Rachel Grunwell

Rachel Grunwell is a fitness writer for the Herald on Sunday.

Fitness challenge: Stand-up Paddleboarding (aka SUP)

Each week intrepid reporter Rachel Grunwell will try out a new form of exercise to bring you the lowdown.

Rachel Grunwell tries paddleboarding at Little Shoal Bay on Auckland's North Shore. Photo / Getty Images
Rachel Grunwell tries paddleboarding at Little Shoal Bay on Auckland's North Shore. Photo / Getty Images

What is it? A surface water sport in which you stand on a special board and use a paddle to steer through the water.

What's needed? Swimwear, wetsuit (if cold), lifejacket, sunscreen, towel.

The experience: Flick through glossy magazines and you'll see a string of celebrities who have been papped while paddleboarding - musicians Ben Harper and Sting, plus actors Matt Damon, Kate Hudson, Jennifer Garner and Jennifer Aniston.

So if those glamour pusses are doing it, then it must be "cool". Either that, or they like sports that don't get their hair wet.

I reckon the first hurdle is sounding out the name of the sport in one breath. Or with the shortened version I reckon I sound similar to a Naughty by Nature rapper or something ... I'm off to SUP, yeah, you know me ...

About 10 minutes' drive from the central city is Little Shoal Bay and I'm on the sea with a paddle, thanks to the Point Paddlers company, which Jeremy Keating and his dad set up about a year ago.

Instructing this day is Andrew Wilson. Along, too, is Christie Houghton, who joins Jeremy to run fitness classes on the boards if clients request this.

Andrew tells me it's a "dry sport", but he'll dress me for "water immersion" just in case. The words "water immersion" send me into visions of a submarine tanking on the sea floor. Not good. However, I wriggle into a wetsuit in case I have the balance of a drunken sailor.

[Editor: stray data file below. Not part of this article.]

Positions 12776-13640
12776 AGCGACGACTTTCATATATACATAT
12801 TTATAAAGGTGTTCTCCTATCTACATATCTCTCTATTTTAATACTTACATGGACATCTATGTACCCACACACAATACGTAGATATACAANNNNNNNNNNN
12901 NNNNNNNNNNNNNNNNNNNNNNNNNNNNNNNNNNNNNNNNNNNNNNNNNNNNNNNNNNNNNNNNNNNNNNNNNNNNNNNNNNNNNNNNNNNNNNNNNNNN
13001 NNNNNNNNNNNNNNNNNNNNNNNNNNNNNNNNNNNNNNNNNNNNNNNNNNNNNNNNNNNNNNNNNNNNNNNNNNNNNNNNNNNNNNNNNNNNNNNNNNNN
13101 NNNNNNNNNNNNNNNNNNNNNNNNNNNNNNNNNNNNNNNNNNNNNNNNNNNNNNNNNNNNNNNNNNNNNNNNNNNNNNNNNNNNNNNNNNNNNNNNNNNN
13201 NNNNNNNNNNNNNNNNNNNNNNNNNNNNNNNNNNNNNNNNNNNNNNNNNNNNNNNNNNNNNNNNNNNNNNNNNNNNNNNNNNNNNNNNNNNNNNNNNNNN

The day we go out, the conditions are "choppy" (code, reasonable waves) and there's 20 knots about (code, it's a tad windy), and the odd sprinkling of rain. But it's supposed to be spring, I whimper.

However, Auckland ends up being "four seasons in one day" and the next mintue the sun is out and I'm sweltering in the wetsuit.

I start on my knees in the middle of the board, for balance (not to pray to God - yet). Andrew tells me to paddle out a bit before slowly standing up, feet hip-width apart, and to keep my knees bent for balance on the board. Then the paddle quickly gets a workout so I can dodge the mangroves and moored boats.

Luckily, Andrew has drilled me on techniques before we start: to stop, I must use my paddle as an oar; to turn I use the paddle with a forward sweeping stroke and take it out wide into a semi-circle; to reverse I put the paddle at the stern and sweep out wide; to go fast (especially good if you have a following wind) the trick is to get a good reach forward with the paddle and dig in forward and pull it back hard to about the position of your feet before quickly digging into the water again.

By mid-paddle I spend less time watching my feet and trying to avoid "water immersion" and enjoy the view. Even on an overcast day, Little Shoal Bay is picture-postcard pretty: there's the backdrop of the city and the arch of Auckland Harbour Bridge; in the foreground are moored boats and a shore edged by pohutukawa. That sea air is sublime.

After an hour on the water I get better control of my board and can turn with ease.

It's a good workout. There are the arm muscles that power through the water to get toned and the quads and abs that work hard for positioning on the board. I get even more of a workout when Christie decides we should take turns racing around a fixed point, then we all do some planking on our boards.

I'm chuffed to say that I didn't immerse myself in the sea. I don't think I will ever like the shortened name, SUP, but I dig the sport.

It's a nifty way to get about on water and see spots you normally wouldn't get a peek at - like those fancy-pants houses hidden around the bay, which are bound to be owned by a celebrity or two, I reckon. Celebrity spotting anyone?

How much? Paddle adventures, from 1-2hrs depending on the weather and conditions, run on a one-way route on the first Sunday of the month, departing from Little Shoal Bay. If you borrow a board and paddle it's $35, or, if you bring your own gear, it's $20. Transport is provided for the return to Shoal Bay. Or you can contact the company for individual or group lessons.

Worth it? Good fun, good fitness.

Try it: Contact sales@pointpaddlers.co.nz, or ph 0800 480 013.

Rating: 9.5/10

- Herald on Sunday

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